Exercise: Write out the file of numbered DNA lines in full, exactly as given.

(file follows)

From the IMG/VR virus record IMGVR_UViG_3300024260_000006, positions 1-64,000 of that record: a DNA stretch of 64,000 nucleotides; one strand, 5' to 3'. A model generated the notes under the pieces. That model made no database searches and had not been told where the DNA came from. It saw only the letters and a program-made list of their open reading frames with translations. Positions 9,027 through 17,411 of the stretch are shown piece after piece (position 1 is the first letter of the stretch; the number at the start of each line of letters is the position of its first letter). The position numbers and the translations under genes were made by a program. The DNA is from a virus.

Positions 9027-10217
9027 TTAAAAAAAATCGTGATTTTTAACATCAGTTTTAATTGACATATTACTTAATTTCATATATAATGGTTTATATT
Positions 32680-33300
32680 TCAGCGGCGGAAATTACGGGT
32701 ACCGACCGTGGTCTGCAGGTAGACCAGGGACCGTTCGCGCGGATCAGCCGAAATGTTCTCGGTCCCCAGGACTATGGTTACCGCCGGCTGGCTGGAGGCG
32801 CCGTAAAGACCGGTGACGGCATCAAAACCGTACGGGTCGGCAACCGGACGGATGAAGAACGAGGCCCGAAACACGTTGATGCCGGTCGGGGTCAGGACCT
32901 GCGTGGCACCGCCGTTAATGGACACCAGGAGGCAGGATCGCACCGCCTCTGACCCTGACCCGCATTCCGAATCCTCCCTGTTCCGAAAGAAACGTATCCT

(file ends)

From the IMG/VR virus record IMGVR_UViG_3300024260_000006, positions 1-64,000 of that record: a DNA stretch of 64,000 nucleotides; one strand, 5' to 3'. A model generated the notes under the pieces. That model made no database searches and had not been told where the DNA came from. It saw only the letters and a program-made list of their open reading frames with translations. Positions 9,027 through 17,411 of the stretch are shown piece after piece (position 1 is the first letter of the stretch; the number at the start of each line of letters is the position of its first letter). The position numbers and the translations under genes were made by a program. The DNA is from a virus.

Positions 9027-10217
9027 TTAAAAAAAATCGTGATTTTTAACATCAGTTTTAATTGACATATTACTTAATTTCATATATAATGGTTTATATT
Positions 32680-33300
32680 TCAGCGGCGGAAATTACGGGT
32701 ACCGACCGTGGTCTGCAGGTAGACCAGGGACCGTTCGCGCGGATCAGCCGAAATGTTCTCGGTCCCCAGGACTATGGTTACCGCCGGCTGGCTGGAGGCG
32801 CCGTAAAGACCGGTGACGGCATCAAAACCGTACGGGTCGGCAACCGGACGGATGAAGAACGAGGCCCGAAACACGTTGATGCCGGTCGGGGTCAGGACCT
32901 GCGTGGCACCGCCGTTAATGGACACCAGGAGGCAGGATCGCACCGCCTCTGACCCTGACCCGCATTCCGAATCCTCCCTGTTCCGAAAGAAACGTATCCT